• 13 – 16 April 2023
  • Exhibition Centre Cologne

23. January 2023, Advertorial

WHO's Dr Fiona Bull talks to HCM magazine with Europe Active

© anupam-mahapatra/UNSPLASH

Dr Fiona Bull, head of the physical activity unit at the World Health Organization (WHO), has told HCM that “demonstrating impact is key” for the physical activity sector when it comes to delivering on its potential to society. “Without it, we’re just asking governments for handouts,” she said.

While the industry is already good at demonstrating the health benefits of exercise, Bull underlined the importance of proving its impact in other areas. “We need to strengthen the evidence base around the wider benefits: economic, community, social and environmental,” she said. “In fact, work is already underway to improve the methodologies used to demonstrate social return on investment, in collaboration with organisations such as Europe Active.”

Bull’s comments were revealed during an exclusive interview with HCM, following the release of the World Health Organization’s (WHO) Global Status Report on Physical Activity 2022, a follow-up to 2018’s Global Action Plan on Physical Activity 2018–2030 (GAPPA).

The latter laid out the roadmap of recommended policies for countries to implement in order to improve engagement with and maximise opportunities relating to the mass adoption of physical activity practices.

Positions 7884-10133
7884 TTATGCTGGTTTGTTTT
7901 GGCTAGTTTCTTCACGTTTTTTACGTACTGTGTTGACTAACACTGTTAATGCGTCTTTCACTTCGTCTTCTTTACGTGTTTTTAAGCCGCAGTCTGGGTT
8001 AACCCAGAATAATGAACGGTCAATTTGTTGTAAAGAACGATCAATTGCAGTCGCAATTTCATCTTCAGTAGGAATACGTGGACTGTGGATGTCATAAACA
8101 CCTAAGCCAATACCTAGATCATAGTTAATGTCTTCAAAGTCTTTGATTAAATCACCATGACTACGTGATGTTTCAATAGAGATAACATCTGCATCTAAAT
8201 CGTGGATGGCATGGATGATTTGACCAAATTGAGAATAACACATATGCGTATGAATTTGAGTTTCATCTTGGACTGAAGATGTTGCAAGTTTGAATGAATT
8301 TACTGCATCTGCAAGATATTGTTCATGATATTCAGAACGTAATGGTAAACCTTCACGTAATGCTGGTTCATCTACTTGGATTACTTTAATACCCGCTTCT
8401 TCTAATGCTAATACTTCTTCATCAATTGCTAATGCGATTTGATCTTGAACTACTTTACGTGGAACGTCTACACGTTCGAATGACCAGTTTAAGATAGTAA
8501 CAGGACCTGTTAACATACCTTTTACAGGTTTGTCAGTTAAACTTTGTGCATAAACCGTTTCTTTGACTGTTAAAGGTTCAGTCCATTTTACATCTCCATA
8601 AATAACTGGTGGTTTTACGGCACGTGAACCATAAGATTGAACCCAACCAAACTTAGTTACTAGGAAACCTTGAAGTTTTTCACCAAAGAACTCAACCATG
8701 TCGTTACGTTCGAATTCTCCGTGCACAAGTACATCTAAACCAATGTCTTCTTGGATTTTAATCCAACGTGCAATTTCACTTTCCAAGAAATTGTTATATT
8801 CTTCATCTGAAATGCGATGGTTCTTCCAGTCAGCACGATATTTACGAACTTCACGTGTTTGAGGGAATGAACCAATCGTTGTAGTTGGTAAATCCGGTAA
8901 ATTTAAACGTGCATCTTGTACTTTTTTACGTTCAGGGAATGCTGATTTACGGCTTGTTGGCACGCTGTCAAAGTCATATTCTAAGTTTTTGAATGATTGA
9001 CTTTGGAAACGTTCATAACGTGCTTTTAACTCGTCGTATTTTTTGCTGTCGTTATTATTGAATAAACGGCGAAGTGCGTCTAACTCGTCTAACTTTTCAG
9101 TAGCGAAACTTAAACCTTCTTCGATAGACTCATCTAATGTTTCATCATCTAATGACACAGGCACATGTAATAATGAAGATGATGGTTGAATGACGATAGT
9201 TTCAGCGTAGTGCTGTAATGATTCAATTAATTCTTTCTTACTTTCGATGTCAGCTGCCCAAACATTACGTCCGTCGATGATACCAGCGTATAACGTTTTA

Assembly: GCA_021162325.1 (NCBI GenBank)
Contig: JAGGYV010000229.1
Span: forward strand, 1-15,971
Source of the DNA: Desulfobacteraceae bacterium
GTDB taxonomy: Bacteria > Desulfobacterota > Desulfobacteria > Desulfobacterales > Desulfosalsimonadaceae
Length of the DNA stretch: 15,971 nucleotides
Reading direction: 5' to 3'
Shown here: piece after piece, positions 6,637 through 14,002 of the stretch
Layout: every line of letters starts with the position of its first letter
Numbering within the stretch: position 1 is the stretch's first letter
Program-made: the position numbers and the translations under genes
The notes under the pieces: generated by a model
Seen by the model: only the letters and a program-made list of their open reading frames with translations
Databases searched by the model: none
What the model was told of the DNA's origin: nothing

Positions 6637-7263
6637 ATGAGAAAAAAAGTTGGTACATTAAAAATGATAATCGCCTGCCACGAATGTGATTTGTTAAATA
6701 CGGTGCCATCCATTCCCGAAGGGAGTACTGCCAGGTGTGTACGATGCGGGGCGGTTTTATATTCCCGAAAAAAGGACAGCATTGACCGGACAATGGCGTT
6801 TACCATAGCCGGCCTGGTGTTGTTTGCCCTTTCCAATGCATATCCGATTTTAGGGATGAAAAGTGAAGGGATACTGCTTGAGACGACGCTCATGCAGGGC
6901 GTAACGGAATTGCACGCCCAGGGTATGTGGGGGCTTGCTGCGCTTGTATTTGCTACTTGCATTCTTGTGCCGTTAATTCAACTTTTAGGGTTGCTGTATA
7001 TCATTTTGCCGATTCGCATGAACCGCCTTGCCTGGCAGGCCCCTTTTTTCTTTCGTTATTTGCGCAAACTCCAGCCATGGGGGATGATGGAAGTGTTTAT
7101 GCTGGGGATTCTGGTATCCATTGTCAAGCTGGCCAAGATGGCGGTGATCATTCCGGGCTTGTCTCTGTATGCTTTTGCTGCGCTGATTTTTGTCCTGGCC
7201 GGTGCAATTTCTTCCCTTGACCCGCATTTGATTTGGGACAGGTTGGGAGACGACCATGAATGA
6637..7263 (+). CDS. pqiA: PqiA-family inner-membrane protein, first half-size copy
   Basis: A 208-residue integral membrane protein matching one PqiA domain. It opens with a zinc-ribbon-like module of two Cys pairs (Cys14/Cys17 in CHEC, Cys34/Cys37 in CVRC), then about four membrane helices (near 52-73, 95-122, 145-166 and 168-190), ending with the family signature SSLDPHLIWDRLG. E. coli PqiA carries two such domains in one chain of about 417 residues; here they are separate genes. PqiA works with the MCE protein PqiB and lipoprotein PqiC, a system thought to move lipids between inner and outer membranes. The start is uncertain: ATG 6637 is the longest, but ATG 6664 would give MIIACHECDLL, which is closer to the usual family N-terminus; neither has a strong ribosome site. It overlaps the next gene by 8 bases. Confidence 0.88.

The latest report details the cost to the public health system of not acting on physical activity, an analysis of each nation’s progress on policy implementation and recommendations on actions needed to recover from the pandemic and reach GAPPA targets.

It found that US$27bn a year in direct public healthcare costs – or US$300bn by 2030 – could be averted globally by increasing participation in physical activity. In turn this would prevent an estimated 500m new cases of noncommunicable diseases (NCDs) and mental health conditions by 2030. “That US$300bn figure is equivalent to the cost of training around one million medical doctors in the UK or 2.3m in Brazil,” she said.

The report also revealed that progress isn’t fast enough to meet desired targets by 2030 across the 194 countries involved. Out of 29 policy indicators 18 are being achieved by fewer than half of the countries and only two are being achieved by over three-quarters. Bull says "progress is grindingly slow," while recognising the extent of the challenges being faced by governments.

With the goal of speeding up progress, Bull is launching a Register of Commitments, asking for the commitments of civil society, academics, industry and non-government organisations to support implementation in their countries.

She called on the industry to step up its inclusivity approaches – in terms of both consumers and staff – and encouraged the sector to work at shaping government policy on physical activity.

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